“Outstanding from the young man. Wallace Sititi, superb.”

It’s quite easy in both Australia and New Zealand to get excited about uncapped players who show some potential. Reds winger Tim Ryan was almost immediately thrown into international contention by fans after a scintillating starting debut against the Blues earlier this season.

Some players are able to make that seamless transition from Super Rugby newbie to Test regular almost immediately, while others are thrown into the deep end far too soon. Because of that, there’s a reason to be cautious here.

But give credit where it’s due.

Wallace Sititi doesn’t just look ready to take that next step, the backrow product out of Auckland seems like he’d be more than comfortable taking on Maro Itoje and the rest of the England squad next month.

As for others, Emoni Narawa and Cortez Ratima (presuming he’s fit) both look ready to take that next step in July. Ratima is yet to debut while Narawa played one Test in the black jersey last year before a tough back injury.

Both men should start against England and Sititi should be in the mix to come off the bench at the very least.

Match Summary

Penalty Goals
Drop Goals
Line Breaks
Turnovers Lost
Turnovers Won

Billy Proctor will debut for the All Blacks this year.

With Scott Robertson leading the way for the All Blacks, there’s been a lot of talk during Super Rugby Pacific about how the new coach might change things with the All Blacks. There appears to be some positional vacancies that could see uncapped players step up.

Jordie Barrett, David Havili, Rieko Ioane and Anton Lienert-Brown were the four centres picked for the All Blacks’ Rugby World Cup squad under Ian Foster, and that same quartet could conceivably be called upon under ‘Razor.’

But that seems unlikely.

Younger players are knocking at the All Blacks’ door and some will potentially make the cut including halfback Cortez Ratima, Brayden Iose in the backrower and more.

Then there’s the potential bolter at centre.

The Hurricanes’ Billy Proctor has been a reliable option in the No. 13 jersey for quite some time now. With a handful of caps with the Maori All Blacks, there’s every chance the 25-year-old could be called upon to play against England and/or Fiji in July.

Proctor, who scored four tries for the All Blacks XV against Japan last year, started all 12 appearances for the Hurricanes this season. The centre scored three tries, but was especially impressive in general play – including in defence, much like his All Black brother Matt.

While the Hurricanes went down swinging to the Chiefs, Proctor was at times a shining light. You can’t fault the midfielder’s effort, with Proctor running for close to 50 metres from 12 carries, which included one line break, two defenders beaten and a try in the 71st minute.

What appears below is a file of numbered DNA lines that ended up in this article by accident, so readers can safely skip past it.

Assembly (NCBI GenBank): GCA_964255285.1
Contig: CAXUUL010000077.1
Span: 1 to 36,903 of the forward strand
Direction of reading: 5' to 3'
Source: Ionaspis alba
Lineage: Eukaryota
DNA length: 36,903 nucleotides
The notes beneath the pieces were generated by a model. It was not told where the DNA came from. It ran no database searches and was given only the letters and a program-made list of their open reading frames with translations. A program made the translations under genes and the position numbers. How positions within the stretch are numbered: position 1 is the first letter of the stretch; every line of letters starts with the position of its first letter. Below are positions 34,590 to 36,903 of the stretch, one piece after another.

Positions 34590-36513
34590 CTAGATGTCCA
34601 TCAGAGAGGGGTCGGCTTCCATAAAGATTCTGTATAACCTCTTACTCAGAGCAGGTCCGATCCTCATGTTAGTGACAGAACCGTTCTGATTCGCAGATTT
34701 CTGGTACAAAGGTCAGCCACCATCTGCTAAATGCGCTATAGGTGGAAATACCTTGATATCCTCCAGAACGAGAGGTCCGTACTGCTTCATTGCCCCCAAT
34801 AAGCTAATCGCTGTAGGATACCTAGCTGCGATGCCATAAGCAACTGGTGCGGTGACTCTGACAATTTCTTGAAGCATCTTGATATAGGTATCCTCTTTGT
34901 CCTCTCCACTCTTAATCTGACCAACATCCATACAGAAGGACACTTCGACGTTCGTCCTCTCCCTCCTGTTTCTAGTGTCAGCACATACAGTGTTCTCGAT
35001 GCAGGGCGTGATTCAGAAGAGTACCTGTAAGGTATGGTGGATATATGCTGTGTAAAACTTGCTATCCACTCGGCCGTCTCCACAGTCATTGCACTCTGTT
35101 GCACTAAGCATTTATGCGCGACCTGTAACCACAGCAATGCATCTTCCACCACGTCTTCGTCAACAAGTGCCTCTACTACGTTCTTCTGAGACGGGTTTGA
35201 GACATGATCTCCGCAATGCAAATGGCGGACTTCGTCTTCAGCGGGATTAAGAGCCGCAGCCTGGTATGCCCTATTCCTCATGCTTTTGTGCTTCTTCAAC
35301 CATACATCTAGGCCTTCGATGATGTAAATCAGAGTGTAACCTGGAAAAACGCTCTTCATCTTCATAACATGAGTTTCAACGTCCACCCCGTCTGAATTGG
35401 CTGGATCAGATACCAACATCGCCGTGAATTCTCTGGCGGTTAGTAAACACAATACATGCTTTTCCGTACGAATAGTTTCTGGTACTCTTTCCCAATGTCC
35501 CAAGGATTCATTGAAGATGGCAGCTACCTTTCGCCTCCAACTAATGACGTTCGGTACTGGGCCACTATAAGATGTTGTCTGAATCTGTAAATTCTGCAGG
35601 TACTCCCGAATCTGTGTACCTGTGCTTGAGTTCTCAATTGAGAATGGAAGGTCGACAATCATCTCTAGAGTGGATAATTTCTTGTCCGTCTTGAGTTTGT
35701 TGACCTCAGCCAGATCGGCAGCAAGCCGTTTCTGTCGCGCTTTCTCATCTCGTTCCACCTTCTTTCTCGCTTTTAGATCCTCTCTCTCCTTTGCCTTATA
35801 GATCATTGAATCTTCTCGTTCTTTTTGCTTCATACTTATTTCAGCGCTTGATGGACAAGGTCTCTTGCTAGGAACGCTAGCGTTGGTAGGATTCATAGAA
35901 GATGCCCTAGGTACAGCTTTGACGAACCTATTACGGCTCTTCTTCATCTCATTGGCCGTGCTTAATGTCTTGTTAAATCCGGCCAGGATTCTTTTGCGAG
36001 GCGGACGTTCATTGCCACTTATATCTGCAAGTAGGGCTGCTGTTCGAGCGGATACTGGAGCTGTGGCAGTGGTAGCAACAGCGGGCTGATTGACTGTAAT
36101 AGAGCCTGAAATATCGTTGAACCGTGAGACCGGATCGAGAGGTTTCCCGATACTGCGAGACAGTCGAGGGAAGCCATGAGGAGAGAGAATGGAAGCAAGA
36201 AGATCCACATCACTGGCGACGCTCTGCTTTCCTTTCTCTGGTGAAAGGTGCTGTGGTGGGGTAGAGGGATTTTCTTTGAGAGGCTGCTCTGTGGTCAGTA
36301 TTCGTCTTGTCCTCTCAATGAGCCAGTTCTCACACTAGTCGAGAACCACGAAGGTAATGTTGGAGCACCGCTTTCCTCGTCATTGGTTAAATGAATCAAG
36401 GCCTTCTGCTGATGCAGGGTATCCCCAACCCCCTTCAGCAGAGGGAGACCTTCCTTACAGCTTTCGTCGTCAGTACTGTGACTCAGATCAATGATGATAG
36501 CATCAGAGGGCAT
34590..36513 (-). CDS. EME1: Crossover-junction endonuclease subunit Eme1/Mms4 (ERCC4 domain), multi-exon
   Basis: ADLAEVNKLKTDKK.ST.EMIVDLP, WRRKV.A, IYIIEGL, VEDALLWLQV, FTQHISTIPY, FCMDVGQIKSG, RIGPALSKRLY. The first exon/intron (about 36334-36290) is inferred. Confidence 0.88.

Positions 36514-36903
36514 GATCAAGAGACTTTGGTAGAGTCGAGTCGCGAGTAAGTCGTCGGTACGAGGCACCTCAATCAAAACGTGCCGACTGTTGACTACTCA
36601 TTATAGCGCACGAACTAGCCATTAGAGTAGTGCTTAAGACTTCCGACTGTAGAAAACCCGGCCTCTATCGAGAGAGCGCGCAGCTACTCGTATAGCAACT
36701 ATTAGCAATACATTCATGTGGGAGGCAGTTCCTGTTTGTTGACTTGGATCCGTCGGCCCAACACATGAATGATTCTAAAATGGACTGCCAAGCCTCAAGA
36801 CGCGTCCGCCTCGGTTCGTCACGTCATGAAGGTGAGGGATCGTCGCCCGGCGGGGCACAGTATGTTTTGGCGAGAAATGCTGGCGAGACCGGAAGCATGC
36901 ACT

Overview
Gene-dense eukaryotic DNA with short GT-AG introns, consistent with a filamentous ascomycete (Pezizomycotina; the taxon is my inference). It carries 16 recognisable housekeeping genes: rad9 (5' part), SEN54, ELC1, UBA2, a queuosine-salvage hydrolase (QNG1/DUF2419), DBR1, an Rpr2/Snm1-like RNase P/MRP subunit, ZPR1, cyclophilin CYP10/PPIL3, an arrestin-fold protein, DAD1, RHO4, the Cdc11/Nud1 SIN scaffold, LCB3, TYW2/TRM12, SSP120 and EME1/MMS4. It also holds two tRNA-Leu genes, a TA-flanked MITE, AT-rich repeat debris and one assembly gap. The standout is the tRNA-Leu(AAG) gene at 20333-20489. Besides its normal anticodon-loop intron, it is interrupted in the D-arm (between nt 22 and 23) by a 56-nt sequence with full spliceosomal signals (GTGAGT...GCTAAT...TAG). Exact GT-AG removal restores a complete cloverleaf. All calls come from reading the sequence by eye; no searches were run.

Compared to All Blacks veteran Anton Lienert-Brown, who lined up opposite Proctor in the Chiefs’ No. 13 jumper, the attacking duel was won by the Hurricane.

All Blacks great Conrad Smith recently told RugbyPass that Proctor was “someone to watch” ahead of the international season, and performances like that are why. It wasn’t perfect, far from it, but it would’ve been enough to tick some more All Blacks boxes.


Last 5 Meetings

Average Points scored
First try wins
Home team wins

Damian McKenzie is clearly the best flyhalf in the competition

For any team to get to this stage of the competition, their flyhalf needs to be both reliable and able to handle immense pressure. All four No. 10’s from the semi-finals have shown that time and time again this season.

Noah Lolesio was key to helping the Brumbies close out tight wins over the Hurricanes and later the Crusaders during the regular season. Without the influence of the Wallaby, that side from the ACT just wouldn’t be the same.

As for the Hurricanes, Brett Cameron has been a bit hit-and-miss from the kicking tee, but one moment that stands out is that clutch penalty to beat the Chiefs in Hamilton during the regular season. That’s a key moment that probably isn’t spoken about enough.

Harry Plummer has been the Blues’ best player and Damian McKenzie has once again shown rugby fans in the southern hemisphere that he’s the best playmaker that New Zealand has to offer.

McKenzie has been a little quiet as of late, but the All Black stood up when it counted with a great performance in Wellington. The first five-eighth nailed the first conversion of the night which set the tone for what was to come.

The Hurricanes kicked plenty of ball McKenzie’s way and the New Zealander was able to turn that into an advantage in the territory battle with good exits or by running the ball back himself. It was simple yet masterful.